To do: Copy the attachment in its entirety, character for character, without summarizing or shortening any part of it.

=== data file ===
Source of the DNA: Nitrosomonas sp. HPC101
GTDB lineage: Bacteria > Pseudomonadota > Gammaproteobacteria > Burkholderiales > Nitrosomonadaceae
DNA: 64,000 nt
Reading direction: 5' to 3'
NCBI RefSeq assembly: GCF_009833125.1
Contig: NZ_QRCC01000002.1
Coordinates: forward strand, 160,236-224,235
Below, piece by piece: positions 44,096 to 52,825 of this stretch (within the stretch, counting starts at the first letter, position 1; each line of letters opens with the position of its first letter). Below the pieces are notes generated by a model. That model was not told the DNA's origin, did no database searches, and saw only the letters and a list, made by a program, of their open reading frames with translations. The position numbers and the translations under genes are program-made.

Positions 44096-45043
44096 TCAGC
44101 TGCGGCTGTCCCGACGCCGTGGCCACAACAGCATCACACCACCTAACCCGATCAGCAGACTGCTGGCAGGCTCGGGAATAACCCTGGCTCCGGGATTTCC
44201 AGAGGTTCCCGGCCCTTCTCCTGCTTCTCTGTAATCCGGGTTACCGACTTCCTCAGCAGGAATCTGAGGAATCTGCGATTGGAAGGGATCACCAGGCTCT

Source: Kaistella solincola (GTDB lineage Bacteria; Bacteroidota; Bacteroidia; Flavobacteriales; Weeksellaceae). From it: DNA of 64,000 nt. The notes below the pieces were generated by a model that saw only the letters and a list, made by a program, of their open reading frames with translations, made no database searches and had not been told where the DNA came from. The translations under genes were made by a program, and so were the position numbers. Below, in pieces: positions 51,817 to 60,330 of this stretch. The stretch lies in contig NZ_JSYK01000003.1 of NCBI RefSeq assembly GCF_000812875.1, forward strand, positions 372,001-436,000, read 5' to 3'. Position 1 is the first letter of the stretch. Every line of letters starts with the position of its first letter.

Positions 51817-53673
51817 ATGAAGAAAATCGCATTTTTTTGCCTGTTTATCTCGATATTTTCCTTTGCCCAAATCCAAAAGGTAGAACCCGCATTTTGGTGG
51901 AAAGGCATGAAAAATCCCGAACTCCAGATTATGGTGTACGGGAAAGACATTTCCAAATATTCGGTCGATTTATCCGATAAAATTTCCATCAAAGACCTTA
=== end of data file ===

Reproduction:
Source of the DNA: Nitrosomonas sp. HPC101
GTDB lineage: Bacteria > Pseudomonadota > Gammaproteobacteria > Burkholderiales > Nitrosomonadaceae
DNA: 64,000 nt
Reading direction: 5' to 3'
NCBI RefSeq assembly: GCF_009833125.1
Contig: NZ_QRCC01000002.1
Coordinates: forward strand, 160,236-224,235
Below, piece by piece: positions 44,096 to 52,825 of this stretch (within the stretch, counting starts at the first letter, position 1; each line of letters opens with the position of its first letter). Below the pieces are notes generated by a model. That model was not told the DNA's origin, did no database searches, and saw only the letters and a list, made by a program, of their open reading frames with translations. The position numbers and the translations under genes are program-made.

Positions 44096-45043
44096 TCAGC
44101 TGCGGCTGTCCCGACGCCGTGGCCACAACAGCATCACACCACCTAACCCGATCAGCAGACTGCTGGCAGGCTCGGGAATAACCCTGGCTCCGGGATTTCC
44201 AGAGGTTCCCGGCCCTTCTCCTGCTTCTCTGTAATCCGGGTTACCGACTTCCTCAGCAGGAATCTGAGGAATCTGCGATTGGAAGGGATCACCAGGCTCT

Source: Kaistella solincola (GTDB lineage Bacteria; Bacteroidota; Bacteroidia; Flavobacteriales; Weeksellaceae). From it: DNA of 64,000 nt. The notes below the pieces were generated by a model that saw only the letters and a list, made by a program, of their open reading frames with translations, made no database searches and had not been told where the DNA came from. The translations under genes were made by a program, and so were the position numbers. Below, in pieces: positions 51,817 to 60,330 of this stretch. The stretch lies in contig NZ_JSYK01000003.1 of NCBI RefSeq assembly GCF_000812875.1, forward strand, positions 372,001-436,000, read 5' to 3'. Position 1 is the first letter of the stretch. Every line of letters starts with the position of its first letter.

Positions 51817-53673
51817 ATGAAGAAAATCGCATTTTTTTGCCTGTTTATCTCGATATTTTCCTTTGCCCAAATCCAAAAGGTAGAACCCGCATTTTGGTGG
51901 AAAGGCATGAAAAATCCCGAACTCCAGATTATGGTGTACGGGAAAGACATTTCCAAATATTCGGTCGATTTATCCGATAAAATTTCCATCAAAGACCTTA